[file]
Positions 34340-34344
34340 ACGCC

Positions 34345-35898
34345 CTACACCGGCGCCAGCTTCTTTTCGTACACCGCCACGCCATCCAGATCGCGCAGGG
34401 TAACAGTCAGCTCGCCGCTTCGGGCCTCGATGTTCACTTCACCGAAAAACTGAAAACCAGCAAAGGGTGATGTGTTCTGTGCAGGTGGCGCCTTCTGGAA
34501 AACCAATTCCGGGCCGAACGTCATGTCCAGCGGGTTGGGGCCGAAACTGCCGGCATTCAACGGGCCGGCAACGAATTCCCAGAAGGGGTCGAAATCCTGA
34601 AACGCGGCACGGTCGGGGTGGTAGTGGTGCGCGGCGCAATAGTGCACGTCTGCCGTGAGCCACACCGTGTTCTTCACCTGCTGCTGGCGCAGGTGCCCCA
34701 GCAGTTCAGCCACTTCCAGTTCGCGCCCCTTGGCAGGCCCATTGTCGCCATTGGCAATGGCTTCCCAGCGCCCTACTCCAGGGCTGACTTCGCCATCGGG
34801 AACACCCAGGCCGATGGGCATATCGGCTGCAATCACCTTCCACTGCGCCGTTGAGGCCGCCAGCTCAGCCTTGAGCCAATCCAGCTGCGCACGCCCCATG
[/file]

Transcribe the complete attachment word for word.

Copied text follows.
Positions 34340-34344
34340 ACGCC

Positions 34345-35898
34345 CTACACCGGCGCCAGCTTCTTTTCGTACACCGCCACGCCATCCAGATCGCGCAGGG
34401 TAACAGTCAGCTCGCCGCTTCGGGCCTCGATGTTCACTTCACCGAAAAACTGAAAACCAGCAAAGGGTGATGTGTTCTGTGCAGGTGGCGCCTTCTGGAA
34501 AACCAATTCCGGGCCGAACGTCATGTCCAGCGGGTTGGGGCCGAAACTGCCGGCATTCAACGGGCCGGCAACGAATTCCCAGAAGGGGTCGAAATCCTGA
34601 AACGCGGCACGGTCGGGGTGGTAGTGGTGCGCGGCGCAATAGTGCACGTCTGCCGTGAGCCACACCGTGTTCTTCACCTGCTGCTGGCGCAGGTGCCCCA
34701 GCAGTTCAGCCACTTCCAGTTCGCGCCCCTTGGCAGGCCCATTGTCGCCATTGGCAATGGCTTCCCAGCGCCCTACTCCAGGGCTGACTTCGCCATCGGG
34801 AACACCCAGGCCGATGGGCATATCGGCTGCAATCACCTTCCACTGCGCCGTTGAGGCCGCCAGCTCAGCCTTGAGCCAATCCAGCTGCGCACGCCCCATG